Procrastinating on July 21, 2016
Weekend Reading: Ezra Klein: Donald Trump Is the first time American Politics Has Left Me Truly Afraid

Must-Read: As I say: labor is actually six dimensions: (1) backs, (2) fingers, (3) brains as routine cybernetic controls for mechanisms, (4) brains as routine cybernetic mechanisms for accounting operations, (5) smiles, and (6) creative ideas. (1) has been--slowly--becoming less valuable since the domestication of the horse. (2) has been--more rapidly--becoming less valuable since the start of the British Industrial Revolution. But diminished value in (1) and (2) has, so far, always, within a generation, been offset by greatly increased value in (3), (4), (5), and (6) as capital complements those other dimensions of labor. Now (3) is falling to the robots and (4) is falling to the 'bots--leaving us with only (5) and (6). This is qualitatively different from previous episodes of technological change. Will it have different consequences for overall capital-labor complementarity? How can anyone know yet?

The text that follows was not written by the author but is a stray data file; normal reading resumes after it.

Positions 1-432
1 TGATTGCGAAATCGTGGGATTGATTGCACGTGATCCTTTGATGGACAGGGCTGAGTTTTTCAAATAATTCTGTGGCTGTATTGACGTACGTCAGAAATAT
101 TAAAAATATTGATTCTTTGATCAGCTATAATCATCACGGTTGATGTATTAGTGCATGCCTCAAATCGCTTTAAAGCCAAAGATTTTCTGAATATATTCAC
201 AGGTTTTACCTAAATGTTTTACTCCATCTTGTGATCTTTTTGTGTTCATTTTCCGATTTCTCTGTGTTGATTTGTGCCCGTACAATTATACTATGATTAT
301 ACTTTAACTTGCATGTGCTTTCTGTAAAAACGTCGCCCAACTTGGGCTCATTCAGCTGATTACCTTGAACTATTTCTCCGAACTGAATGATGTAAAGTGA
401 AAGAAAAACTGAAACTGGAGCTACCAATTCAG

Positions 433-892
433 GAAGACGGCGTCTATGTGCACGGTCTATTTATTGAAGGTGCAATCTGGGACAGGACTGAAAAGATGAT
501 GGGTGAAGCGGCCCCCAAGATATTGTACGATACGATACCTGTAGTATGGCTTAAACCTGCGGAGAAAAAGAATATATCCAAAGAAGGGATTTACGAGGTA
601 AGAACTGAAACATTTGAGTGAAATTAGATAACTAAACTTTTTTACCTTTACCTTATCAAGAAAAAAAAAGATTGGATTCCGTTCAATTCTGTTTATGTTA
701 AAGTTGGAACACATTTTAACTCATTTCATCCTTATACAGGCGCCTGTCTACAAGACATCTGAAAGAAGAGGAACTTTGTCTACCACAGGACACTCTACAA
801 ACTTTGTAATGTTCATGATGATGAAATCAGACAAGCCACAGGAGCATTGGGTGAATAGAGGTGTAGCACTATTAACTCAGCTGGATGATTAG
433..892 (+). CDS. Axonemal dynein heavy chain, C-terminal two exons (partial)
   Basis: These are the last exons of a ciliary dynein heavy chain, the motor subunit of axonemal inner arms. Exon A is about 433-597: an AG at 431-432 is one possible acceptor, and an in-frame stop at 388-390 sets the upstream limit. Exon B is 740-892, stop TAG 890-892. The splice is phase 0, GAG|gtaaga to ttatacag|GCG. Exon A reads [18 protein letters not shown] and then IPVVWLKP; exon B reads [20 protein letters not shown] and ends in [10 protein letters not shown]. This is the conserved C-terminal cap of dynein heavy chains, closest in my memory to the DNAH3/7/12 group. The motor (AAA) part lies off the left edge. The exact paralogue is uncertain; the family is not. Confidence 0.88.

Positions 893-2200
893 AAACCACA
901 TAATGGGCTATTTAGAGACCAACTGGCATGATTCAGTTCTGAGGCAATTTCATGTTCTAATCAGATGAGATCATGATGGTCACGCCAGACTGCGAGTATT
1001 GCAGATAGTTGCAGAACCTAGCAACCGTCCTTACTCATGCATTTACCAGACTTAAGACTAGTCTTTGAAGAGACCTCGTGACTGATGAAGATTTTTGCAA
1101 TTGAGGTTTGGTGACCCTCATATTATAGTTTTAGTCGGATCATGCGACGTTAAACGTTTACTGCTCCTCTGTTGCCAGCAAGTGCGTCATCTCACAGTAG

Nick Bunker: Technological change and Future Labor Demand: "How concerned should we humans be about the impact of future technological change on our economy and society?...

...A few more robots might be a good thing for the economy... insofar as more artificial intelligence would boost productivity.... Yet most of the concerns about the rise of the robots are... distributional.... Will they displace large swaths of workers? Maybe permanently?... Imagine an economy-wide version of robots on factory floors. Past experience with technological change, Furman argues, shows that new technologies don’t reduce demand for all labor, but rather shift the composition.... David Autor agrees... that commentators overstate the ability of robots to substitute for labor and forget how capital acts as a complement to labor.... Yet advances in artificial intelligence definitely change the kind of  skills that labor needs.... Deep technological change could reduce demand for, say, middle-skilled workers while boosting demand for less-skilled workers and more highly-skilled workers...

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